Did God stop CERN from discovering the “God particle”?
The great quantum physicist Niels Bohr once said a colleague’s new theory was crazy, but perhaps not crazy enough to be correct. Two scientists seem to have taken that approach to heart when they speculated that God may have shut down the Large Hadron Collider in Geneva to keep it from discovering the elusive “God particle.”
(Photo: Part of the Large Hadron Collider, 22 March 2007/Denis Balibouse)
According to an essay in the New York Times, the scientists are trying to explain why the collider, the world’s largest particle accelerator turned on with great fanfare in September 2008 by the European Organisation for Nuclear Research (CERN), was closed down for major repairs just over a week later. The 3 billion-euro collider was supposed to track down the Higgs boson, a subatomic particle believed to have given mass to the universe milliseconds after the Big Bang created it some 15 billion years ago.
Physicists think this minuscule speck of matter, if ever found, could explain the mysterious code at the origin of the physical world. To know this would be to “know the mind of God”, as Einstein put it. The Nobel Prize winning physicist Leon Lederman dubbed the Higgs boson the “God particle” in a book of the same name 15 years ago.
Now, Holger Bech Nielsen of the Niels Bohr Institute in Copenhagen has reached back to the God symbolism to explain what went wrong at CERN. He and Masao Ninomiya of the Yukawa Institute for Theoretical Physics in Kyoto have suggested, as Times science writer Dennis Overbye put it, that “the hypothesized Higgs boson, which physicists hope to produce with the collider, might be so abhorrent to nature that its creation would ripple backward through time and stop the collider before it could make one, like a time traveller who goes back in time to kill his grandfather”.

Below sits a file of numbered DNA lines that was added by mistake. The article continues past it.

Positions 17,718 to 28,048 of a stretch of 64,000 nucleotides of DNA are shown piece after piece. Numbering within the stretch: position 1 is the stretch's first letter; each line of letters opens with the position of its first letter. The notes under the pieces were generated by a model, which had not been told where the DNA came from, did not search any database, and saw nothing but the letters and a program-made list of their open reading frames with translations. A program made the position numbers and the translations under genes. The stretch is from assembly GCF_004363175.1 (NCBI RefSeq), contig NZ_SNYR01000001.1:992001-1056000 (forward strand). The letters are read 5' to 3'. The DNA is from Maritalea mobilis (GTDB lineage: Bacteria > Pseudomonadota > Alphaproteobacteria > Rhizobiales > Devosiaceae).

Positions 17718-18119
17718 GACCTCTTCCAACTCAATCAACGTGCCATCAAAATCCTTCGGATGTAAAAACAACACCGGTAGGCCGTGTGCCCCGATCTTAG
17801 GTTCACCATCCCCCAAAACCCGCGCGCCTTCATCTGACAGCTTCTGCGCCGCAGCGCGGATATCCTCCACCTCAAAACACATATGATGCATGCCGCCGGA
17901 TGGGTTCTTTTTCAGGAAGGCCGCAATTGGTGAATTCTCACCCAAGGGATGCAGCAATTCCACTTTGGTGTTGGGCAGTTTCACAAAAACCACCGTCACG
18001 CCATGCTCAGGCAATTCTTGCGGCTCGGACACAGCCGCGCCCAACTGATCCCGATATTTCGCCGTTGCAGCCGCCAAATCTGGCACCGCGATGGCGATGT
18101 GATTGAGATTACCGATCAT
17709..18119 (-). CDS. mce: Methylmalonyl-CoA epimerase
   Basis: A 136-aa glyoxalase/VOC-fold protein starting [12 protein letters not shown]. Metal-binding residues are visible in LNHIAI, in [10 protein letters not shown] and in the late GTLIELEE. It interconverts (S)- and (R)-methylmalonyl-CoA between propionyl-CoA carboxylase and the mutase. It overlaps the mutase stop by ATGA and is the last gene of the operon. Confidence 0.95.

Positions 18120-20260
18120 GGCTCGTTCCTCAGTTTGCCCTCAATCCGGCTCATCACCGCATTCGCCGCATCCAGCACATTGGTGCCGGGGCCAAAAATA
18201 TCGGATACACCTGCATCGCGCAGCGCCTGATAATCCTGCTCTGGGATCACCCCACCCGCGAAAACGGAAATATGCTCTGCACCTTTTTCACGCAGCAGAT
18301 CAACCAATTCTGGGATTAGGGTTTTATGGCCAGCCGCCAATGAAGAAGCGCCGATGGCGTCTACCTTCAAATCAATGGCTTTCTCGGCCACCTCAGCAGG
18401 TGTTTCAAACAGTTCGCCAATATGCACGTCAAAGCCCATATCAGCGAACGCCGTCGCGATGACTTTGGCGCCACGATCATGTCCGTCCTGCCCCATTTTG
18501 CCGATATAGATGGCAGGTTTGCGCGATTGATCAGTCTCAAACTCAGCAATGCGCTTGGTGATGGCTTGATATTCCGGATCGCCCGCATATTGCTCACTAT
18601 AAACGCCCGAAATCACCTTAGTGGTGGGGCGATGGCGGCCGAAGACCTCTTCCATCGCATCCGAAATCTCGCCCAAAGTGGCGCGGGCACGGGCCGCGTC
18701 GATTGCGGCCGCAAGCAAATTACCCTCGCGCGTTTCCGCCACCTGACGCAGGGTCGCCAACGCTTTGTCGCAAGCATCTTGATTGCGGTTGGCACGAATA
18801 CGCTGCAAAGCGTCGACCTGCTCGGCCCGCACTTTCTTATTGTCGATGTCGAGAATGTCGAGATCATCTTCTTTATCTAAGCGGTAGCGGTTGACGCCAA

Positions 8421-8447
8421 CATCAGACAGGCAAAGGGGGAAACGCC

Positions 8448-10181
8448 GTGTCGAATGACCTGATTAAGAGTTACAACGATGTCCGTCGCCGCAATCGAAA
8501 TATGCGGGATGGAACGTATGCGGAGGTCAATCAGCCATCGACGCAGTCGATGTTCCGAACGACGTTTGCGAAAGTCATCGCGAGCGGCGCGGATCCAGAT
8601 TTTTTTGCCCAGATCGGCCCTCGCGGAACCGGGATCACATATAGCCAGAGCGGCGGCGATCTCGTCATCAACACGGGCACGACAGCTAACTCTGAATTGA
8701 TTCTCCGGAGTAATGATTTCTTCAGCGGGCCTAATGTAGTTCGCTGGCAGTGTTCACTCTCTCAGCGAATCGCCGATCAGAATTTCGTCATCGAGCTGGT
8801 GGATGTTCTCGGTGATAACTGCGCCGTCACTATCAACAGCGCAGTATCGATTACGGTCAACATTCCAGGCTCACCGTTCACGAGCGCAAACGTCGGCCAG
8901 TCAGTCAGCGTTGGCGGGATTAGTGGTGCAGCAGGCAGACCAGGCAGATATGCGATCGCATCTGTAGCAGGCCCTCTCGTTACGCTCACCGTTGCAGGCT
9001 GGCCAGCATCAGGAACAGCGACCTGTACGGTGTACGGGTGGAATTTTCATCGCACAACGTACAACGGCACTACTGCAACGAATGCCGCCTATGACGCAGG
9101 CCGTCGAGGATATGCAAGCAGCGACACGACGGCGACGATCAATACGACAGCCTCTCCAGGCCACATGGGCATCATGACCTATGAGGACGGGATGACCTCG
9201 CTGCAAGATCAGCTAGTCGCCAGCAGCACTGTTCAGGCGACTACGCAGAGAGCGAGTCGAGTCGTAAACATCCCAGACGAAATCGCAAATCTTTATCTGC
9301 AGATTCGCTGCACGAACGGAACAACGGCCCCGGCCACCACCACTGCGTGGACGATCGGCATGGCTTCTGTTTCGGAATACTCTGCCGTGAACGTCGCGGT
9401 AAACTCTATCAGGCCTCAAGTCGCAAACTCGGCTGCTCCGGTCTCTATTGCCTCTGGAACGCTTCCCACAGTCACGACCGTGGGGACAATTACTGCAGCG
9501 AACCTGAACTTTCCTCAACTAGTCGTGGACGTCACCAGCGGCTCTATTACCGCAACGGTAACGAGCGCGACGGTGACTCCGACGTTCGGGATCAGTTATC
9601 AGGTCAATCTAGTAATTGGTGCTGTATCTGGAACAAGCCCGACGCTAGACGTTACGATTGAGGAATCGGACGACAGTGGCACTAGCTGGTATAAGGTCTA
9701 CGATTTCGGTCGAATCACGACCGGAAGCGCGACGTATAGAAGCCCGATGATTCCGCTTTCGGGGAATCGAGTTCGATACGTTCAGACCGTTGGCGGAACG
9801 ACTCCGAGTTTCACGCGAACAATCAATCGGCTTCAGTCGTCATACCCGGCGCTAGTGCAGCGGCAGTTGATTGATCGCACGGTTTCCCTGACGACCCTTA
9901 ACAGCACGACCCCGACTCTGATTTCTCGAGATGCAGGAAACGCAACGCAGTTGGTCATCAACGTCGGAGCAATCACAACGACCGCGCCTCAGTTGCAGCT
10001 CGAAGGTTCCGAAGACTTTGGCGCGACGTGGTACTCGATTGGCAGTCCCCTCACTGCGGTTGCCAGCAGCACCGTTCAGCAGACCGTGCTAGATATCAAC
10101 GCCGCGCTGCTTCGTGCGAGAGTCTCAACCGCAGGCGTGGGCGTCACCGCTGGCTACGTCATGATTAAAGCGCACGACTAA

This is heavy stuff, and it gets heavier.
“It must be our prediction that all Higgs producing machines shall have bad luck,” Dr. Nielsen said in an e-mail to Overbye. In an unpublished essay, Overbye relates, Dr. Nielson said of the theory, “Well, one could even almost say that we have a model for God.” It is their guess, he went on, “that He rather hates Higgs particles, and attempts to avoid them.”
(Photo: Part of the Large Hadron Collider, 29 Nov 2006/Denis Balibouse)
We usually report about scientists who say there is no God and ridicule those who believe in Him (like the biologist and “neo-atheist” Richard Dawkins). But at the cutting edge of physics, some kind of faith seems to reappear (as in the case of Templeton Prize winner Bernard d’Espagnat). Isn’t it strange that these scientists turn so often to a “God option” to explain what they’re investigating?